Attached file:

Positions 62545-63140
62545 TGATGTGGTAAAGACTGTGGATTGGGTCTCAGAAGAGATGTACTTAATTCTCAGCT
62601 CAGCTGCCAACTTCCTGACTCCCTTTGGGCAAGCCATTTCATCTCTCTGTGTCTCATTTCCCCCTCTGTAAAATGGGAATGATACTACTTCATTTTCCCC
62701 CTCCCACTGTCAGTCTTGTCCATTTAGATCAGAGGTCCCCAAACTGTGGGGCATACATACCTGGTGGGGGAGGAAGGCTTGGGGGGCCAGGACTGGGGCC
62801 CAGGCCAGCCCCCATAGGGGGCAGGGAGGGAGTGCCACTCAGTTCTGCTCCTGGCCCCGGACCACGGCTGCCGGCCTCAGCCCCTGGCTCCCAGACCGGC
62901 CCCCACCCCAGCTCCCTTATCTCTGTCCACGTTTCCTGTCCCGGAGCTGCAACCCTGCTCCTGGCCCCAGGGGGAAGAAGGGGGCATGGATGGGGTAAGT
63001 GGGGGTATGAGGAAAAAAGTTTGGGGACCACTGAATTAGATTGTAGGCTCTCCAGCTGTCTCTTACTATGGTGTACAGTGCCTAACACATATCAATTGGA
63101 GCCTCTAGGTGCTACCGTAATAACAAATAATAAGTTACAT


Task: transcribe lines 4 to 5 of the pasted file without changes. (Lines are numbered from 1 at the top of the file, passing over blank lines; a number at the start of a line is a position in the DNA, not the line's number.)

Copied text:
62701 CTCCCACTGTCAGTCTTGTCCATTTAGATCAGAGGTCCCCAAACTGTGGGGCATACATACCTGGTGGGGGAGGAAGGCTTGGGGGGCCAGGACTGGGGCC
62801 CAGGCCAGCCCCCATAGGGGGCAGGGAGGGAGTGCCACTCAGTTCTGCTCCTGGCCCCGGACCACGGCTGCCGGCCTCAGCCCCTGGCTCCCAGACCGGC